A rectangle is a rectangle is a rectangle. Unless it’s a screen.
A couple of years ago, I spoke about an immensely boring yet necessary film and television topic: aspect ratios. To put it in the most uninteresting way possible, an aspect ratio is measured as the height by width of your screen, say 4 by 3 (or 4×3) or 16 by 9 (16×9).
So I know what you’re thinking: Who the f— cares, amiright? But have you ever tried to watch a movie on your television, and had big black bars on the top and the bottom of your screen and wonder what was up?
Yeah, aspect ratios. Let me explain.
In the beginning, there were silent films, and no movie theaters. People showed films on whatever they could get their hands on – walls, sheets, etc. Eventually, most silent films settled on a rough standard of 1:33 to 1 (commonly referred to as 4:3, but we’ll stay with the 1:33:1 for better comparison), where there were four inches of width to every three of height.
This size screen tends to view as just wider than a square. While it’s great when one person is on screen, it’s difficult to get a close up of two people on the screen at the same time. One head fills the screen; no room for anyone else.
When silent films gave way to “talkies” around the time of the Great Depression, the Academy (yeah, the same guys who give away those little golden statues), developed a standard of 1.375:1 for all studio films, which was slightly wider than what had been done before. That’s because the sound was stored on the film in a small stripe running vertical along the side of the frame, and the frame needed to be widened to accommodate for that.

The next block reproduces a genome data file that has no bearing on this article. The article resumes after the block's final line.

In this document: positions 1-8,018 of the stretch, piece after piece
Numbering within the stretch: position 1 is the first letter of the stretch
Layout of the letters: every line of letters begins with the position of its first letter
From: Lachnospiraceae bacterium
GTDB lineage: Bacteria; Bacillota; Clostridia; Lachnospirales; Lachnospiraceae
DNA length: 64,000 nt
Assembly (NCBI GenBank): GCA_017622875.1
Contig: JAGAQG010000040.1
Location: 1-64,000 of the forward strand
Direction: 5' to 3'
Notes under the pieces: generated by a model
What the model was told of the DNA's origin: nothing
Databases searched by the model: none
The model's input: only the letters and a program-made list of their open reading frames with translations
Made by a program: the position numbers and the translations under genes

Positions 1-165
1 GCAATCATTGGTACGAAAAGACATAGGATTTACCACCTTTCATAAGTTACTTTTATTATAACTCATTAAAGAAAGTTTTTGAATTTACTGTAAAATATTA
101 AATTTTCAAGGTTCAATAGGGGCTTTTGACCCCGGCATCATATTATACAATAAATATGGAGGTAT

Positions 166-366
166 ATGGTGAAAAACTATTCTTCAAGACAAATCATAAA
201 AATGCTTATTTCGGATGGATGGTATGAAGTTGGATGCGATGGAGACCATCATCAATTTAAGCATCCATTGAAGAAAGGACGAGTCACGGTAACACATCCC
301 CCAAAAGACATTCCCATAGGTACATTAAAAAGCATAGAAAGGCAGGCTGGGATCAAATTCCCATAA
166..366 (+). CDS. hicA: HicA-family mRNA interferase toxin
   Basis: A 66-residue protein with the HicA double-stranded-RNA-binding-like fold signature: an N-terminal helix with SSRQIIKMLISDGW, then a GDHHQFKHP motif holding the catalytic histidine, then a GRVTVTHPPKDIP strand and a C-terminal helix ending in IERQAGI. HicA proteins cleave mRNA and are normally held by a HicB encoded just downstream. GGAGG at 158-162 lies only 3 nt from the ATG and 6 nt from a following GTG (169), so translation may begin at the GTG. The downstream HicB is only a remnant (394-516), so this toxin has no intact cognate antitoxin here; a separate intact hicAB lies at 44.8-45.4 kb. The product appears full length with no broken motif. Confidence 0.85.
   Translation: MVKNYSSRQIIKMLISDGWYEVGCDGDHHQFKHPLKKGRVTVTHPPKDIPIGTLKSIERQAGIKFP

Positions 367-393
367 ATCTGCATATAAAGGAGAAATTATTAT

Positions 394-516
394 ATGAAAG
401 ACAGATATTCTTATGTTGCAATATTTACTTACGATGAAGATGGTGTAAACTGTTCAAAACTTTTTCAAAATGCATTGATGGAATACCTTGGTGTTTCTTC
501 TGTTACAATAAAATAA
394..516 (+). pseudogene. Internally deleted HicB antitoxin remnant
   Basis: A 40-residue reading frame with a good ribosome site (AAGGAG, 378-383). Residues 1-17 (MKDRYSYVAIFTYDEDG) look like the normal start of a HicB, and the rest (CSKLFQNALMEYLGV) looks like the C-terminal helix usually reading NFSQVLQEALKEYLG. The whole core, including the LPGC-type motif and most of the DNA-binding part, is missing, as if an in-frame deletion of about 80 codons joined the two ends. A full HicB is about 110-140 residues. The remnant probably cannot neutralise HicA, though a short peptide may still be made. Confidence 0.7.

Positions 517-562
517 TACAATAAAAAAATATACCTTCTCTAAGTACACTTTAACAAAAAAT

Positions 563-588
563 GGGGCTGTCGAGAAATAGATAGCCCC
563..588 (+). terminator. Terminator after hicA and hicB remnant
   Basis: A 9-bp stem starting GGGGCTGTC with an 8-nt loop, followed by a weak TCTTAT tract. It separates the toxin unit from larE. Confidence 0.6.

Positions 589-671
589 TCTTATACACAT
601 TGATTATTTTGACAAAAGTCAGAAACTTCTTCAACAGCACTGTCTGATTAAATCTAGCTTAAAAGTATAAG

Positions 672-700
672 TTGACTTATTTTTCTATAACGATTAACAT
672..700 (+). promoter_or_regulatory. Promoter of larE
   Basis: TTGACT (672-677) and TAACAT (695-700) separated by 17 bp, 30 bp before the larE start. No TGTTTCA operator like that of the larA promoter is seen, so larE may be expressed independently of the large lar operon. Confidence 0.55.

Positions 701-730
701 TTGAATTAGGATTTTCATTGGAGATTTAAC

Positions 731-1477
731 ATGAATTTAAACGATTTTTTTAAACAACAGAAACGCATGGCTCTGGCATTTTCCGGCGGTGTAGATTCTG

In this time period, independent film wasn’t really a thing (no one else could afford it for the most part), and this standard dominated until 1953.
What happened in 1953? All of a sudden, filmmakers wanted to go wider. They realized there was something to having a wide expanse of a frame – scenes could be more epic with wider landscape shots, with enough room for two or even three people speaking in a closeup. (Some films continue to use the 1:375 aspect ratio today, most recently/notably The Grand Budapest Hotel).
A few different ratios were tried at the time, with the filmmaking community eventually settling on two: 1:85:1 and roughly 2:35:1. The latter is what’s called an “anamorphic” format, and a lot of films are shot in this still today. Without getting into the technical details, the format is wider than the lenses and film stock of the day were capable of achieving. So the picture is stretched vertically to cover the entire frame, much like if you took a panoramic picture and stretched it to fill the space for your Facebook profile photo. The difference is, the picture would then be “re-squashed” to the correct proportions, and its widescreen view (again, think panoramic photos) is restored by the projector.
Ironically, this is about the time that television came in, and the new invention went old school. At the time, televisions used cathode ray tubes to essentially project the picture from the back of the TV to the screen in the front. The shape of those tubes eventually landed in the 1.33:1 ratio.
Things kinda went on like that for a while – TV at 1:33:1 and films either landing at 1.85:1 or 2:35:1, depending on the needs of the filmmaker. Cable TV eventually became a thing, giving everyone a consistent picture, and by the turn of the century, the majority of the population stopped getting their television signal from an antenna. Televisions moved away from the tubes and into a digital format that could hang on your wall. This allowed TVs to take different sizes, since they were no longer constrained by the shape of the picture that came off the tube. The consensus seemed to be to make the TVs wider, like the film screens, right? Just makes sense.
For reasons passing understanding, the standard for televisions became 1.78:1 (commonly referred to as 16:9), just short of the smaller 1:85 that film was using. There’s some technical explanation for this, though the result is just silly to create something new as opposed to using one that exists.
This is all a long way of telling you why your television has black bars. Watching almost any film will give you black bars on your TV screen – very small ones if the film was shot 1.85:1, and much larger ones if the movie was filmed in 2.35:1.
Now don’t you feel better about knowing where those bars come from?